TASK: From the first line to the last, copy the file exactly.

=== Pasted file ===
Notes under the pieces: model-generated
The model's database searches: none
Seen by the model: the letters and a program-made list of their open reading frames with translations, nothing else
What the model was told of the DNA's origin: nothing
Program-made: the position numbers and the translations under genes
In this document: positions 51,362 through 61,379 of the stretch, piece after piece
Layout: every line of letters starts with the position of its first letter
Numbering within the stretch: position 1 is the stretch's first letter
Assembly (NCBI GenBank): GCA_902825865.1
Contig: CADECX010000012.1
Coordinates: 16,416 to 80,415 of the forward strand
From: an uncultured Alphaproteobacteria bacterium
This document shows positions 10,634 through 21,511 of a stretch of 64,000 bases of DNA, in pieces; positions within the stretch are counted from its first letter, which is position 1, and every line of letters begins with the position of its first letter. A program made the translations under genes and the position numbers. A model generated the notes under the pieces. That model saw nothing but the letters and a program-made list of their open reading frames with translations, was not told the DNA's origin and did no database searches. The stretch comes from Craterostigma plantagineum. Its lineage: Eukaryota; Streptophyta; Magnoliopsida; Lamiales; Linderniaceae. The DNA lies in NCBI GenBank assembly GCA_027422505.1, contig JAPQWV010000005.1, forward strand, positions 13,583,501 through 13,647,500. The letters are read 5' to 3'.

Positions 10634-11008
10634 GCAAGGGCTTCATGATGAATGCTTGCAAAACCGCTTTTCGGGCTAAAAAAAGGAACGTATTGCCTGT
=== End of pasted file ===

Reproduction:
Notes under the pieces: model-generated
The model's database searches: none
Seen by the model: the letters and a program-made list of their open reading frames with translations, nothing else
What the model was told of the DNA's origin: nothing
Program-made: the position numbers and the translations under genes
In this document: positions 51,362 through 61,379 of the stretch, piece after piece
Layout: every line of letters starts with the position of its first letter
Numbering within the stretch: position 1 is the stretch's first letter
Assembly (NCBI GenBank): GCA_902825865.1
Contig: CADECX010000012.1
Coordinates: 16,416 to 80,415 of the forward strand
From: an uncultured Alphaproteobacteria bacterium
This document shows positions 10,634 through 21,511 of a stretch of 64,000 bases of DNA, in pieces; positions within the stretch are counted from its first letter, which is position 1, and every line of letters begins with the position of its first letter. A program made the translations under genes and the position numbers. A model generated the notes under the pieces. That model saw nothing but the letters and a program-made list of their open reading frames with translations, was not told the DNA's origin and did no database searches. The stretch comes from Craterostigma plantagineum. Its lineage: Eukaryota; Streptophyta; Magnoliopsida; Lamiales; Linderniaceae. The DNA lies in NCBI GenBank assembly GCA_027422505.1, contig JAPQWV010000005.1, forward strand, positions 13,583,501 through 13,647,500. The letters are read 5' to 3'.

Positions 10634-11008
10634 GCAAGGGCTTCATGATGAATGCTTGCAAAACCGCTTTTCGGGCTAAAAAAAGGAACGTATTGCCTGT